Today, Newsweek revealed that Russian bot accounts were responsible for pushing stories related to the non-scandal Uranium One deal in the run-up to Robert Mueller releasing his first indictments this week. Hamilton 68, a non-partisan organization tracking Russian bot activity, confirmed as such:
Between October 14 and October 20, we examined 58 unique URLs that were promoted by Kremlin-oriented Twitter accounts. The most prominent theme (24% of all URLs shared) was the probe into the sale of a uranium mining company to Russia’s Atomic Energy Agency that was approved by the Obama administration in 2010. The original reporting by The Hill was a top URL for several consecutive days, all other URLs shared promoted some variation on a theme of corruption, collusion, cover-up by the Clinton-led State Department and/or the Mueller-led FBI (#ClintonRussianCollusion was also a top hashtag last week). Outside of the uranium probe, ten other URLs shared (17% of the total) were coded as anti-Mueller, Comey, and/or Clinton.”
The Hill was the first outlet to pick up the story, in mid-October, that then-Secretary of State Hillary Clinton had received bribes from Russian officials to sign off on a deal to sell them 20% of uranium capacity. Joy Ann Reid methodically debunked the phony scandal, but if you scream “collusion” and “Clinton” enough times, the media chases it like a cat chasing a laser dot. Soon, Bots began linking back to The Hill story and then adding spin of their own, like this user did:
If you look closer at this particular profile, New American Media (@NAILandRT), it becomes more suspicious. This Medium article, “12 Ways to Spot a Bot,” provides ways to detect a fake Twitter account, and the account in question matches up with a number of these methods concerning its lack of authenticity.
1. New American Media offers no personal information about themselves, nor a website you can go to for their information.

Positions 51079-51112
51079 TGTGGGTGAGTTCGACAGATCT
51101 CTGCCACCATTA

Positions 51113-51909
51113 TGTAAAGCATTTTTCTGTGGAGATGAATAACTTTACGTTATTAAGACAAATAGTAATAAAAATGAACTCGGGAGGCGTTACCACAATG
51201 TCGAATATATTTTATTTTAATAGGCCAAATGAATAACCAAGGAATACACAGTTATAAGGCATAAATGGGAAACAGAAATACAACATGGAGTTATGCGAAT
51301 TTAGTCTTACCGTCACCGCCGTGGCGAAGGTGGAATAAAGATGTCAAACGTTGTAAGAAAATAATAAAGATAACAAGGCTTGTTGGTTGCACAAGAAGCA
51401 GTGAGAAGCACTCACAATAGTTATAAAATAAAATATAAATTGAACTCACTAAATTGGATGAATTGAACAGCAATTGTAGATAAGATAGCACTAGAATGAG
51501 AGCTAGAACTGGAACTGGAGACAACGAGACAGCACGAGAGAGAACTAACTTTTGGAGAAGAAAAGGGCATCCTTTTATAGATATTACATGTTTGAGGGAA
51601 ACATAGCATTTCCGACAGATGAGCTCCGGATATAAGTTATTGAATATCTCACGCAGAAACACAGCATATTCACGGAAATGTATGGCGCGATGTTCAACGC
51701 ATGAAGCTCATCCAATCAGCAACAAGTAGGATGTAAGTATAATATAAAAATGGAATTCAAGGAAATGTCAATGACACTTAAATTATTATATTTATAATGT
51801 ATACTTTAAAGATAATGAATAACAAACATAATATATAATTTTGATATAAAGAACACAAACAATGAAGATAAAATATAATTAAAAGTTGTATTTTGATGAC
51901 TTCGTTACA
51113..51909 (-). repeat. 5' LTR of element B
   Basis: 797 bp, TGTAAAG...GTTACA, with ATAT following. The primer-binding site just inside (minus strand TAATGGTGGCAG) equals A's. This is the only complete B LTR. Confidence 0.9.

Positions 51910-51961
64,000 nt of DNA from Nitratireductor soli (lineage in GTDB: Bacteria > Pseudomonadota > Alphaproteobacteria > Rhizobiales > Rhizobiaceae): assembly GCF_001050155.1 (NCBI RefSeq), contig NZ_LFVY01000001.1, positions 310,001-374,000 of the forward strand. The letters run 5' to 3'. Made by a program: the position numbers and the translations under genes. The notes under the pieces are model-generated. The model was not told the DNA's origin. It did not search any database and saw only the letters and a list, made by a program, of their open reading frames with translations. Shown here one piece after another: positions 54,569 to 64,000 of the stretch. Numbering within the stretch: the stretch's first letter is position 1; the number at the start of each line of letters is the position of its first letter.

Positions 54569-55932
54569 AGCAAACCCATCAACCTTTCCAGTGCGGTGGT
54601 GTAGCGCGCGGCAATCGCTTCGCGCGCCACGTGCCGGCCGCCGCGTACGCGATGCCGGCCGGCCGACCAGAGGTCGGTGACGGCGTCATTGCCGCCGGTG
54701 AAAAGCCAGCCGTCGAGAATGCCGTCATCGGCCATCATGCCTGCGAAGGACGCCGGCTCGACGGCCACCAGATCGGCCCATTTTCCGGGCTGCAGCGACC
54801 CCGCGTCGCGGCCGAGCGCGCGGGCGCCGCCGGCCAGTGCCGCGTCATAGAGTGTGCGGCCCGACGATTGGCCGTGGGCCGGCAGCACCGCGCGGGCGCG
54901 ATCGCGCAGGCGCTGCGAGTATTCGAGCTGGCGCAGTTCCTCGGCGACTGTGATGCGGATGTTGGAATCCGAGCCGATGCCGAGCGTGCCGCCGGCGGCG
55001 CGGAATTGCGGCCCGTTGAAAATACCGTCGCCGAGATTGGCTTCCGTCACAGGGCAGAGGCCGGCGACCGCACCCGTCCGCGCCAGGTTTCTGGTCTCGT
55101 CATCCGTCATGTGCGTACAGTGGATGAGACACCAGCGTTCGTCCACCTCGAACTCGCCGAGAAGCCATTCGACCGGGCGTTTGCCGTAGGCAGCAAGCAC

2. On October 24th, @NAILandRT posted 57 times. The Oxford Internet Institute says any account which posts more than 50 times is to be viewed skeptically.
3. That same day, NAILandRT tweeted or retweeted the hashtag #UraniumOne 31 times. This was the same day that PolitiFact released this article on the scandal, knocking down a good many of its claims, and the day that we first learned about the Clinton campaign partially paying for the Steele Dossier, so the tweets coincided with news advancing our knowledge of the situation at hand.
4. A lot of the accounts following NAILandRT don’t have real profile pictures and suspicious names, like Deplorable Jew and CovfefeGranny.
I can’t confirm whether or not this is a Russian bot account: according to the website, My Twitter Birthday, it was created in the United States. That said, it sure does seem like a setup to feed false information to #MAGA mavens. And, according to Hamilton 68, check out which hashtag was being promoted most heavily around the time New American Media sent these tweets:
The Hamilton 68 page, a part of the Alliance for Securing Democracy, provides a fascinating look into which topics are pushed at which time, and which sources are linked to in these bot tweets. If you visit the website now, you’ll see that #uraniumone is no longer the number one trending hashtag, the honor of which goes to #Manhattan, with 408 tweets in the last 48 hours (#uranium one has 190.) But the tweets heavily promote links to news stories from propaganda sites like Breitbart, RT, and Fox.
It’s clear that bot activity drove the resurgence of Uranium One over the past week, and it coordinated with what the Republicans and the Far Left wanted: a distraction from the Russiagate scandal so that they could go back to bashing the Clintons. We already let this happen once and the consequences were devastating. We have to put our foot down and demand our media stop falling for Russian propaganda while we protect our political discourse from those who would poison it with garbage.
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Jeremy Fassler is a writer and journalist living in Brooklyn, New York.